ALERT: HEALTH CARE REFORM
Navigating the Effects on Your Business
Now that the dust has settled around the constitutionality of the Patient Protection Affordable Care Act, it is time for business owners to focus energy on evaluating the impact of—and ensuring compliance with—the mandates of the Act. The effects of the Act are numerous and impact closely-held businesses differently, depending on the size and structure of each workforce. Below are several important features of the Act that may impact your business in the near future.
Play or Pay Mandate
Starting in 2014, “large employers” must provide adequate and affordable group health insurance to their full-time employees—or pay an annual penalty. Generally, a “large employer” is one with an average of 50 or more full-time equivalent employees (FTEs) during the preceding year.
Businesses with a workforce close to the 50-FTE threshold should be aware of the appropriate formula for calculating an FTE, as parttime positions can be combined to constitute one full-time position. Businesses qualifying as “large employers” may wish to conduct a cost-benefit analysis as to whether they will provide health insurance benefits to employees or opt to pay the annual penalty.
Summary of Benefits and Coverage: Effective on the first day of open enrollment after September 23, 2012, insurers and group health plans must provide enrollees with a written Summary of Benefits and Coverage (SBC) statement. Businesses should work with their plan administrators to ensure timely distribution of the SBC.
W-2 Reporting: Businesses that filed 250 or more W-2s in the preceding year must report the cost of covering each employee under the employer-sponsored group health plan on each employee’s 2012 W-2 form. This reporting is informational only, and is not calculated as employee income. Employers subject to this requirement should follow IRS guidance regarding what expenses may—and may not—be included in the cost report.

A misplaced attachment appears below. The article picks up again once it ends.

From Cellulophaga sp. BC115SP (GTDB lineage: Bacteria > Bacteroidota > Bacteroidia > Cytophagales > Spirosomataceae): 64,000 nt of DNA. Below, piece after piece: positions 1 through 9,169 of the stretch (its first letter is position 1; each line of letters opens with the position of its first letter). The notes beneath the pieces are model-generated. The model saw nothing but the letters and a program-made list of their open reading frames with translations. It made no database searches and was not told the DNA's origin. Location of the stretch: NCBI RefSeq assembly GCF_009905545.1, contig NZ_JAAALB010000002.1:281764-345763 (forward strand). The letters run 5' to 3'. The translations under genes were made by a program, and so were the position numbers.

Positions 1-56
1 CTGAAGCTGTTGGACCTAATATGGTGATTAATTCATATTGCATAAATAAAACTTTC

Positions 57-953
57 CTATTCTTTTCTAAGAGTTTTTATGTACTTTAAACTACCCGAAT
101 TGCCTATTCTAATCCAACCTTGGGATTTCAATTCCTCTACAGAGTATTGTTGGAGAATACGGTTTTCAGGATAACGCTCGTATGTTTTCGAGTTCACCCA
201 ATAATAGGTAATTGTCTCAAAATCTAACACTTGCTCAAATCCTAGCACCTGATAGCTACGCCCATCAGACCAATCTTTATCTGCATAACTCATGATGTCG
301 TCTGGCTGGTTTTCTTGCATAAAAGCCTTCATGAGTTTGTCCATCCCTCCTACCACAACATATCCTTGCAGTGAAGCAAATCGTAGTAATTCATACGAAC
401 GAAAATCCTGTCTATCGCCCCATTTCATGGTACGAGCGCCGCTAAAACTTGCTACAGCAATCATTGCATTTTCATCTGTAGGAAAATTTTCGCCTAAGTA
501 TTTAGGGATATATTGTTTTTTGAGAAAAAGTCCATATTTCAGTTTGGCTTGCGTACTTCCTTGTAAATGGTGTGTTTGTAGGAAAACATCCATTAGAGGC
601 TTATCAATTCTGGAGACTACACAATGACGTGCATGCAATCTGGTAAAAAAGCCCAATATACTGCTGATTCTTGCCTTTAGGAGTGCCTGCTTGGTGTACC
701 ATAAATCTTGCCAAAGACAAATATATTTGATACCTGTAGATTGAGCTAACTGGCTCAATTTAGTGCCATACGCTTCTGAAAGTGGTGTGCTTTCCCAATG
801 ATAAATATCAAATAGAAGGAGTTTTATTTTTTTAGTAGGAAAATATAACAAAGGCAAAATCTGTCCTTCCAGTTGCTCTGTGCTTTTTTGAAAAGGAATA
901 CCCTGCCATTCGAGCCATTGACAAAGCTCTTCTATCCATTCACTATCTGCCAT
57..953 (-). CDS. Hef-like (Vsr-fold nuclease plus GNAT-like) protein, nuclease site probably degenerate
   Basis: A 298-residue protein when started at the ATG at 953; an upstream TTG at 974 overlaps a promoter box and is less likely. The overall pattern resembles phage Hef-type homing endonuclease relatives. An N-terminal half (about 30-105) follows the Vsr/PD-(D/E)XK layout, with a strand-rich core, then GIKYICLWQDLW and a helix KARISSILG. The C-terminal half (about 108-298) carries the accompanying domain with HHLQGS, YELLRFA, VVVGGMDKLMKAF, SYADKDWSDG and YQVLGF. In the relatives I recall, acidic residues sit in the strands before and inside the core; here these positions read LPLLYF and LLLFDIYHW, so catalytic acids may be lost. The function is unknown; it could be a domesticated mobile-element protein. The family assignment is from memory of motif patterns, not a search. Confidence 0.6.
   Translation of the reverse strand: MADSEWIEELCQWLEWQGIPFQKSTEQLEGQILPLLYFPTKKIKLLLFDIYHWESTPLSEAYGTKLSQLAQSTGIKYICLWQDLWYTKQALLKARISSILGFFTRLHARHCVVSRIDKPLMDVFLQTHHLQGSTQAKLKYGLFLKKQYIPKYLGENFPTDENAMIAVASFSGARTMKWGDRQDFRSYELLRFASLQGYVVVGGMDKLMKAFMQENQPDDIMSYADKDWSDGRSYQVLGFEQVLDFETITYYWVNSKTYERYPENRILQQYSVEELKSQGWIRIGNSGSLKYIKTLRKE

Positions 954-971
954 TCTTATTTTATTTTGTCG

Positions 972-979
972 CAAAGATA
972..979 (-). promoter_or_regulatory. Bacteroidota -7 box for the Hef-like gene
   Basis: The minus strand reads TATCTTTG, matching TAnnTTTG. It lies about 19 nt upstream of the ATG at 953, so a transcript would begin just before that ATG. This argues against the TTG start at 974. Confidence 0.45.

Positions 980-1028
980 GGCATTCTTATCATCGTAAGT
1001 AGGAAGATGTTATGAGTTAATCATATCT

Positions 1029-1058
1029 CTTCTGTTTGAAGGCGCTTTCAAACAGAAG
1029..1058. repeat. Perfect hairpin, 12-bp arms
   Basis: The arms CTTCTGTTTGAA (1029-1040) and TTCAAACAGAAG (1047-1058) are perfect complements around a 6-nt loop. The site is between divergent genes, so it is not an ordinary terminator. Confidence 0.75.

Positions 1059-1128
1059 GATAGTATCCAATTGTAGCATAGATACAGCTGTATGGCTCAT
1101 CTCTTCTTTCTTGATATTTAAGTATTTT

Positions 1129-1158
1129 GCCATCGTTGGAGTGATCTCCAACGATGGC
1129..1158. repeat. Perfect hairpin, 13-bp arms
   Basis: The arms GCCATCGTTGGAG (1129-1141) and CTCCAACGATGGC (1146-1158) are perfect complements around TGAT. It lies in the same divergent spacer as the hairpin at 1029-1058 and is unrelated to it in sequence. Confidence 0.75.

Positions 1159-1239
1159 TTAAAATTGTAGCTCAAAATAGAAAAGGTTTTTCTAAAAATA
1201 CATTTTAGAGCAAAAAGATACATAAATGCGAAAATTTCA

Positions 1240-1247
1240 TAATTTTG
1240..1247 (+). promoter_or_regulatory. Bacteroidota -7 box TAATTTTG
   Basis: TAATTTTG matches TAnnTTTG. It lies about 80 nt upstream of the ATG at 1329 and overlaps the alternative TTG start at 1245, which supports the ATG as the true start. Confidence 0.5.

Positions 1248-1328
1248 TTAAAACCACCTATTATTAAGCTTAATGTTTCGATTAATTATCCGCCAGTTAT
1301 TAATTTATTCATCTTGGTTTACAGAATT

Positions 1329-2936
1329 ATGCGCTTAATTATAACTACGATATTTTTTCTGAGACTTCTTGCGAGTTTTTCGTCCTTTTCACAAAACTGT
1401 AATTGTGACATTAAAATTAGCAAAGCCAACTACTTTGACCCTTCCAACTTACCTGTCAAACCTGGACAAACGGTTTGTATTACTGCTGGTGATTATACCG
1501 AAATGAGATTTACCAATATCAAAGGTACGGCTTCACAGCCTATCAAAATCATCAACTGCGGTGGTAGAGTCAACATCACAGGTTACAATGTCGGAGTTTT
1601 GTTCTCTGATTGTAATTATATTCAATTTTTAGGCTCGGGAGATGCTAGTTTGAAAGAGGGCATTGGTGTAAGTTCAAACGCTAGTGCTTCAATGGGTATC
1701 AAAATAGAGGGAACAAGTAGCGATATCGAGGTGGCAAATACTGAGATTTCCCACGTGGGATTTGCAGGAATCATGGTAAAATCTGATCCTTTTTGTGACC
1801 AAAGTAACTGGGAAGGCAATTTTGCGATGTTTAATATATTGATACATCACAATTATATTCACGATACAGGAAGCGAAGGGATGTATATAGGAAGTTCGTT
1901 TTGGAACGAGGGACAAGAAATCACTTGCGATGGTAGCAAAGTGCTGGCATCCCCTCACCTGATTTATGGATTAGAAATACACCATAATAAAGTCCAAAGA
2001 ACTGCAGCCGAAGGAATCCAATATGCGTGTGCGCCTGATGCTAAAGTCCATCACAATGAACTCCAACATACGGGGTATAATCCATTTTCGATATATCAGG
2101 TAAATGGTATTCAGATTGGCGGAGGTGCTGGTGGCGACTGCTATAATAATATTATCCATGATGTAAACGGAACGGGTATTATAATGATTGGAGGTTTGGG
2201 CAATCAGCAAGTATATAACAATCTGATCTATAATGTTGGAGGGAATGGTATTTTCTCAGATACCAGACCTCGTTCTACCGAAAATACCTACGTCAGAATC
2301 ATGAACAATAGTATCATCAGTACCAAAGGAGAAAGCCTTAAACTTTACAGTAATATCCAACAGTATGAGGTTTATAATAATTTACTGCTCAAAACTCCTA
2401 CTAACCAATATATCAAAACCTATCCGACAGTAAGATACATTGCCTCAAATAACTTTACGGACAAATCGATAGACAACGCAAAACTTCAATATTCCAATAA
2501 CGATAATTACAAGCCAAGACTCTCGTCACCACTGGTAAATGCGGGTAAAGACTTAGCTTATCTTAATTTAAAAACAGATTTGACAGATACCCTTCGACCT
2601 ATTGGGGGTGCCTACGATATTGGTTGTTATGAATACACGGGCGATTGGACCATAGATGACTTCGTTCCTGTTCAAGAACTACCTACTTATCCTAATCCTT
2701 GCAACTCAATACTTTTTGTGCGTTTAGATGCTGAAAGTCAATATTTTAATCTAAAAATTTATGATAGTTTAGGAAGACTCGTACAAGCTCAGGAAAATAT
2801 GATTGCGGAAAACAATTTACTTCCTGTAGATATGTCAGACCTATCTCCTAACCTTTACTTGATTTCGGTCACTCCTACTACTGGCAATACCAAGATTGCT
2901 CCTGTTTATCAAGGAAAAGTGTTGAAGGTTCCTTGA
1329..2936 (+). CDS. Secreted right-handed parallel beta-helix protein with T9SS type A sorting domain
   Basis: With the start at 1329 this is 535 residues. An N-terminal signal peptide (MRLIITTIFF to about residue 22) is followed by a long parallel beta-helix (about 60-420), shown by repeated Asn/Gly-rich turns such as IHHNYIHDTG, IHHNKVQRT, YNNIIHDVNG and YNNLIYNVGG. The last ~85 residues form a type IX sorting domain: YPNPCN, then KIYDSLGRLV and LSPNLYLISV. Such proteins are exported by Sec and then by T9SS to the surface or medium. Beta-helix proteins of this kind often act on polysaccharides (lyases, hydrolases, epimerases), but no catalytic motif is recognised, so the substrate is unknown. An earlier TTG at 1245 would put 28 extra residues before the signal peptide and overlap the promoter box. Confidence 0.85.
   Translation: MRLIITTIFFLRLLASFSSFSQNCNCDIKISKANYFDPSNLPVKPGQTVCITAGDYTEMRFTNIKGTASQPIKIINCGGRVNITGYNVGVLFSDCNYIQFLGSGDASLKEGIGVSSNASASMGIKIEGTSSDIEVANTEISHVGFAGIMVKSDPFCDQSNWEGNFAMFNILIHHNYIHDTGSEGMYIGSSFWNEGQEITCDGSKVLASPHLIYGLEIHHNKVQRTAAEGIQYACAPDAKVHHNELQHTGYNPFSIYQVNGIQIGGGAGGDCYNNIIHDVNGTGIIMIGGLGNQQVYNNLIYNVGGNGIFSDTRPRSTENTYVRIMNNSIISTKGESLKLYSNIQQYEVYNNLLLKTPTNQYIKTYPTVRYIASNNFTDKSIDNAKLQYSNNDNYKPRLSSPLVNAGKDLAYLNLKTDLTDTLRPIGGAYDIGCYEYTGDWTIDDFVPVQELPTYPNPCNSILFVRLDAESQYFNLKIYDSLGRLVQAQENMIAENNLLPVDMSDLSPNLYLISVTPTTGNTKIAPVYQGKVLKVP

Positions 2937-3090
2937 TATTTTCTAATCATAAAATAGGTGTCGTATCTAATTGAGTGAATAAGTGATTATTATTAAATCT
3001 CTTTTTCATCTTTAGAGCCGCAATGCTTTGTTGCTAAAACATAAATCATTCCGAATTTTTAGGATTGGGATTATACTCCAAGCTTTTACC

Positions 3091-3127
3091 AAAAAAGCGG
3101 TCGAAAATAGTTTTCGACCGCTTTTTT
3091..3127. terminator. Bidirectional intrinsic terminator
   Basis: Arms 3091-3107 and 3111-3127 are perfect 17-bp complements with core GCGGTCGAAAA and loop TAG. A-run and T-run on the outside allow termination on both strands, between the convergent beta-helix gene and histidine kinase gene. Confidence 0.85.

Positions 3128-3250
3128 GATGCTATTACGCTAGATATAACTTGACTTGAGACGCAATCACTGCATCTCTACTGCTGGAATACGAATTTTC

By offering health insurance, employers may find themselves in a fiduciary relationship with their employees. In an attempt to manage the cost of healthcare, the Act requires insurance plans to return certain unspent premiums. These rebates—called Medical Loss Rebates (MLRs)—may be paid directly to employers. Upon receipt of an MLR, an employer may have a fiduciary obligation under the Employee Retirement Income Security Act (ERISA) with respect to the appropriate distribution of the rebate funds.
The Act carries various tax implications for businesses, both large and small. The Act currently offers a tax credit to certain small businesses that cover at least half of their employees’ health care premiums. Effective January 2013, employers are required to withhold an additional .9% Medicare payroll tax on employee wages in excess of $200,000 (single) or $250,000 (married and filing jointly).
As always, if you have any questions about the mandates of the Patient Protection and Affordable Care Act, feel free to contact Randy Duncan, Kate Grado, or another member of our Closely-Held Business Team at 503-242-0000.
Nothing in this communication creates or is intended to create an attorney client relationship with you, constitutes the provision of legal advice, or creates any legal duty to you. If you are seeking legal advice, you should first contact a member of the Closely-Held Business Team with the understanding that any attorney client relationship would be subsequently established by a specific written agreement with Harrang Long Gary Rudnick P.C. To maintain confidentiality, you should not forward any unsolicited information you deem to be confidential until after an attorney client relationship has been established.